Politicians in New Zealand are wedded to the idea of the activist state, but despite huge spending increases life is not much better for most people. Over the last decade, government has provided more social services but at such great cost that we have to question whether the marginal improvements in social outcomes justify the cost, whether there are other ways to bring about the same results, and whether such spending is fiscally responsible in the long term.
Government spending has almost doubled in nominal terms to $70.5 billion from 2000–01 to 2010–11. Adjusting for inflation, this is an increase of 57% in real terms. Most of this money was spent on social welfare and introducing costly and ineffective new policies. From 2000–10:
- Health spending increased from $6.6 billion to $13.5 billion.
- Education spending increased from $6.1 billion to $11.7 billion.
- Social security and welfare spending increased from $13.2 billion to $21.2 billion.
Despite the quantum of spending increases, there is evidence of only marginal improvement in social indicators even though it is easier to disprove than prove causation.
Moreover, these spending increases have seen New Zealand slide into deficit very easily with reduced tax revenue. In fact, the global financial crisis was not to blame for the great increase in recent spending, although the political response prolonged the spending.
This report should prompt all those involved in New Zealand public policy to reconsider the profound attachment to the state as a substantial facilitator and provider of services. In light of the negligent results of government spending, new alternatives need to be considered.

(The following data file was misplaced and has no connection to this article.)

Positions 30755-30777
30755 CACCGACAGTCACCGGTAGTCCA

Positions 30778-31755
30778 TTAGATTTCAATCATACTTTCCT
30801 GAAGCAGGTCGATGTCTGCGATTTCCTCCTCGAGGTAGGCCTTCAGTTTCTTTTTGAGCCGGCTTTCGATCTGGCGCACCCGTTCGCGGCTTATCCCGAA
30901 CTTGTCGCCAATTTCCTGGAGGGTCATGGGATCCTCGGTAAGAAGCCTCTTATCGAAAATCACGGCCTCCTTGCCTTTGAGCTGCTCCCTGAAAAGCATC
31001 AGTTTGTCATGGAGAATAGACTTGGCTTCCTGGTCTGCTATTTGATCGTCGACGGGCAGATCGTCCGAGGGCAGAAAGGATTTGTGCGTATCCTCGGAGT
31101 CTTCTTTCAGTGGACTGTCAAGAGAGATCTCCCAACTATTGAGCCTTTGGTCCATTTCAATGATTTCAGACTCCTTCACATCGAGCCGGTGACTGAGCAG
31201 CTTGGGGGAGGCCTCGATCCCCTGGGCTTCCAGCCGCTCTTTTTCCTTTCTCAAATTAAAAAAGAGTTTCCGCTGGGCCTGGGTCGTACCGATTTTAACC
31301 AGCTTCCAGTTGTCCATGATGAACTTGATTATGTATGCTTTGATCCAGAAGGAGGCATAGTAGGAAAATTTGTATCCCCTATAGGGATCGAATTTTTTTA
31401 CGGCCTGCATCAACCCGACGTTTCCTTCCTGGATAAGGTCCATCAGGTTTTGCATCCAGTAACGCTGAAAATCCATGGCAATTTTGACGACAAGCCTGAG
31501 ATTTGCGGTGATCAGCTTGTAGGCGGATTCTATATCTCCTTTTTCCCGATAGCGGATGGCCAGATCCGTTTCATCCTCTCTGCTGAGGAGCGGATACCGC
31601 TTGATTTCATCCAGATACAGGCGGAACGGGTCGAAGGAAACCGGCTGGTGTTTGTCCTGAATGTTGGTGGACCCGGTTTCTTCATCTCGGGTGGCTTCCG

This report updates research undertaken by The Centre for Independent Studies in 2007 and confirms a decade-long binge of government spending. It confirms that from 2000–10:
- Core government spending increased from 29% to 35% of the economy, while total government spending is a staggering 49.9% of the economy in 2011.
- The amount of cash churn, whereby people paying tax are getting it back in services and payments, has increased drastically.
- Some of the clear spending items have been public sector pay rates, numbers of public servants, and a stubborn incidence of long-term welfare dependency.
- A recession in the tradeable sector of the economy meant that government spending not only increased in dollar figures but also relative to the size of the economy.
- By comparison, the biggest spending government in Australian history still has a far lower level of government expenditure to GDP, partly because of far greater provision of private providers in health and education. Is life much better than it was a decade ago? This is the question that governments should constantly ask themselves. Social indicators are not a perfect science and there are lags, but if policies are going to be put in place that help some facet of life, their success or otherwise needs to be measured and weighed. Unfortunately, on the evidence available, New Zealand’s prosperity since 2000 represents a decade that wasted the proceeds of a painful reform process, while simultaneously wasting the proceeds of the economic boom of the 2000s.
Luke Malpass is a Policy Analyst with the New Zealand policy unit at The Centre for Independent Studies.